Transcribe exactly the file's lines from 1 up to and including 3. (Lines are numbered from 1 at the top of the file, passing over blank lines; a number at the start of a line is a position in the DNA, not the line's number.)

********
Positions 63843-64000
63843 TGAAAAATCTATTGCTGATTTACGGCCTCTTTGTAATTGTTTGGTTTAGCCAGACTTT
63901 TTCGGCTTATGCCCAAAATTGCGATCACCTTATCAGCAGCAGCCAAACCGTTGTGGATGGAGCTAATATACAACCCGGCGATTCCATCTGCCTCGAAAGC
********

Positions 63843-64000
63843 TGAAAAATCTATTGCTGATTTACGGCCTCTTTGTAATTGTTTGGTTTAGCCAGACTTT
63901 TTCGGCTTATGCCCAAAATTGCGATCACCTTATCAGCAGCAGCCAAACCGTTGTGGATGGAGCTAATATACAACCCGGCGATTCCATCTGCCTCGAAAGC